Exploratory laparotomy is an open surgery of the abdomen to view the organs and tissue inside.
|Abdominal Organs, Anterior View|
|Copyright © Nucleus Medical Media, Inc.|
Reasons for Procedure
This procedure is done to evaluate problems in the abdomen.
Problems that may need to be examined with an exploratory laparotomy include:
- A hole in the bowel wall
- Ectopic pregnancy—pregnancy outside of the uterus
- Damage to an organ from trauma
- Infection in the abdomen
The procedure may also be done to stage cancer or to biopsy the area.
Problems from the procedure are rare, but all procedures have some risk. Your doctor will review potential problems, like:
- Blood clots
- Damage to organs
- Hernia formation
- Large scars
- Reaction to the anesthesia
Before your procedure, talk to your doctor about ways to manage factors that may increase your risk of complications, such as:
What to Expect
Prior to Procedure
Leading up to your procedure:
- Your doctor may perform the following:
- Talk to your doctor about your medications. If your surgery was not done as emergency treatment, you may be asked to stop taking some medications up to one week before the procedure.
- Arrange for a ride home.
- The night before, eat a light meal. Unless told otherwise by your doctor, do not eat or drink anything after midnight.
You may be given:
Description of the Procedure
A long incision will be made in the skin on your abdomen. The organs will be examined for disease. The doctor may take a biopsy of suspicious tissue. The tissue can be examined under a microscope. If the problem is something that can be repaired or removed, it will be done at this time. The opening will be closed using staples or stitches.
How Long Will It Take?
About 1-4 hours
How Much Will It Hurt?
Anesthesia will prevent pain during surgery. Pain and discomfort after the procedure can be managed with medications.
Average Hospital Stay
You will be in the hospital several days. If you have problems, you may need to stay longer.
At the Hospital
- You may need to wear special socks or boots to help prevent blood clots.
- You may have a foley catheter for a short time to help you urinate.
- You may use an incentive spirometer to help you breathe deeply.
- Your bowels will work more slowly than usual. Chewing gum may help speed the process of your bowel function returning to normal.
During your stay, the hospital staff will take steps to reduce your chance of infection, such as:
- Washing their hands
- Wearing gloves or masks
- Keeping your incisions covered
There are also steps you can take to reduce your chance of infection, such as:
- Washing your hands often and reminding your healthcare providers to do the same
- Reminding your healthcare providers to wear gloves or masks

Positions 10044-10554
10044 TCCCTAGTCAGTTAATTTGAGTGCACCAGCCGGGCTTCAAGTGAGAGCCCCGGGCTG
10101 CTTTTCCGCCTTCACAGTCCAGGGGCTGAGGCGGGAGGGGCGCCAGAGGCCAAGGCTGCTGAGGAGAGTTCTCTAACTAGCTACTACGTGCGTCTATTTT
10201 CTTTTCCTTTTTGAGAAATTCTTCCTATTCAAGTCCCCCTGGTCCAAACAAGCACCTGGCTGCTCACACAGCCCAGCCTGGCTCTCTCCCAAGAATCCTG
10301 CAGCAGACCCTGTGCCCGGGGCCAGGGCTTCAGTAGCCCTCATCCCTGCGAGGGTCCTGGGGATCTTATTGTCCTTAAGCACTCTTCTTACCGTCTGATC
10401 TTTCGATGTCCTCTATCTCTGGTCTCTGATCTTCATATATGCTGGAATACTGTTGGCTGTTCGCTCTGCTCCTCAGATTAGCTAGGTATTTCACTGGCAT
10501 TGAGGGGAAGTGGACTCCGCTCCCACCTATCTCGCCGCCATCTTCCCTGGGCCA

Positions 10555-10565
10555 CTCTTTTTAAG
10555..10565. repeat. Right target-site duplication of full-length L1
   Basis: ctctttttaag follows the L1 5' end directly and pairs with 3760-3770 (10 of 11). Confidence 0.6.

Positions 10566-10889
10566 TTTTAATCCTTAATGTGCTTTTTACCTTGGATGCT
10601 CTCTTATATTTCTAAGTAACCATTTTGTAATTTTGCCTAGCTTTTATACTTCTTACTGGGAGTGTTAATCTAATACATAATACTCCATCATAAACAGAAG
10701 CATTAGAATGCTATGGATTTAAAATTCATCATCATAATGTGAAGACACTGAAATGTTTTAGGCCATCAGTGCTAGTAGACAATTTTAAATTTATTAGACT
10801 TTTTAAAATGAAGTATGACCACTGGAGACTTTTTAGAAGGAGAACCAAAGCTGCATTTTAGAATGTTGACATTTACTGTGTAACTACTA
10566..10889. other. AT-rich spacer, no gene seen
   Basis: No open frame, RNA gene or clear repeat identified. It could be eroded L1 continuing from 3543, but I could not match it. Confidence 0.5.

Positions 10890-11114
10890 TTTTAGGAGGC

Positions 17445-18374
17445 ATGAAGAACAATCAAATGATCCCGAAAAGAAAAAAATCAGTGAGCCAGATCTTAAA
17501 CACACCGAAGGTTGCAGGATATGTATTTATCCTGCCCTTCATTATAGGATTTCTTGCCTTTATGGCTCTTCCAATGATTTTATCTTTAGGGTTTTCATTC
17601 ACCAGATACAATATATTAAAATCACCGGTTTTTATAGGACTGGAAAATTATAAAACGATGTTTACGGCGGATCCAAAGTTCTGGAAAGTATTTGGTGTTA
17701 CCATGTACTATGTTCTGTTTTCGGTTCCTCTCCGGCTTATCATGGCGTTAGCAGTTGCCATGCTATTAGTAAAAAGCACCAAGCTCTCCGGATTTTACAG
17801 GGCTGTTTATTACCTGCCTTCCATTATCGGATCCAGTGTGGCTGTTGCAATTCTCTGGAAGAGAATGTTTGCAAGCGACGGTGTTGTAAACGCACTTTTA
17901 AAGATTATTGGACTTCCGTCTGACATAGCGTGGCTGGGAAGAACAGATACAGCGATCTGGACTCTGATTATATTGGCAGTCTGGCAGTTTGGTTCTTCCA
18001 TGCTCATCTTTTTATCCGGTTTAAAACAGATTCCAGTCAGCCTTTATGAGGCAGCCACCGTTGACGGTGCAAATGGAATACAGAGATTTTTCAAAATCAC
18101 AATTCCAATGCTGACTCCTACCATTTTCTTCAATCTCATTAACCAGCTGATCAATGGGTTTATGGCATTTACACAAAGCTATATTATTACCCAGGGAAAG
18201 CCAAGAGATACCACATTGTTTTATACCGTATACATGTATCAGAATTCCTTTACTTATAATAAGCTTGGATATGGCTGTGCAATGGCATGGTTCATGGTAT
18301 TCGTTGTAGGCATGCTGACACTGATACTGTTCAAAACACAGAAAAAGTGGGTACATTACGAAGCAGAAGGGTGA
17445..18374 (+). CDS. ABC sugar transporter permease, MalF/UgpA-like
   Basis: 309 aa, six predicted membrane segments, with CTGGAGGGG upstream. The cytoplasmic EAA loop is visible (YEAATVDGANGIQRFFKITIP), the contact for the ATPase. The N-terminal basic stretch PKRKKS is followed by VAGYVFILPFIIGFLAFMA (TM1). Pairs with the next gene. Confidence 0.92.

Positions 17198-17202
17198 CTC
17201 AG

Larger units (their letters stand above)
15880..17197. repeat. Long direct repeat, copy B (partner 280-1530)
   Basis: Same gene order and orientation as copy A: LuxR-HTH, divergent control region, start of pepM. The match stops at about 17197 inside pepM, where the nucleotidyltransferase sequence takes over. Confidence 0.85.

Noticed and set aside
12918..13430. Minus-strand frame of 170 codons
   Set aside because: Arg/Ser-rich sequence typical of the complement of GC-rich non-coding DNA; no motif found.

- Not allowing others to touch your incision
It may take several weeks for you to recover. Your activities will be restricted for the first couple of weeks. Once cleared by your doctor, you can slowly resume normal activity. You may be given a prescription to help with any remaining discomfort. Follow the wound care instructions to prevent infection.
Call Your Doctor
Contact your doctor if your recovery is not progressing as expected or you develop complications, such as:
- Fever or chills
- Redness, swelling, increasing pain, excessive bleeding, or any discharge from the incision site
- Increasing pain or pain that does not go away
- Your abdomen becomes swollen or hard to the touch
- Diarrhea or constipation that lasts more than 3 days
- Bright red or dark black stools
- Lightheadedness or fainting
- Nausea and vomiting
- Cough, shortness of breath, or chest pain
- Pain or difficulty with urination
- Swelling, redness, or pain in your leg
If you think you have an emergency, call for emergency medical services right away.
- Daus Mahnke, MD
- Reviewed: 03/2016
- Updated: 03/23/2015
Please note, not all procedures included in this resource library are available at Henry Ford Allegiance Health or performed by Henry Ford Allegiance Health physicians.
All EBSCO Publishing proprietary, consumer health and medical information found on this site is accredited by URAC. URAC's Health Web Site Accreditation Program requires compliance with 53 rigorous standards of quality and accountability, verified by independent audits. To send comments or feedback to our Editorial Team regarding the content please email us at HLEditorialTeam@ebscohost.com.
This content is reviewed regularly and is updated when new and relevant evidence is made available. This information is neither intended nor implied to be a substitute for professional medical advice. Always seek the advice of your physician or other qualified health provider prior to starting any new treatment or with questions regarding a medical condition.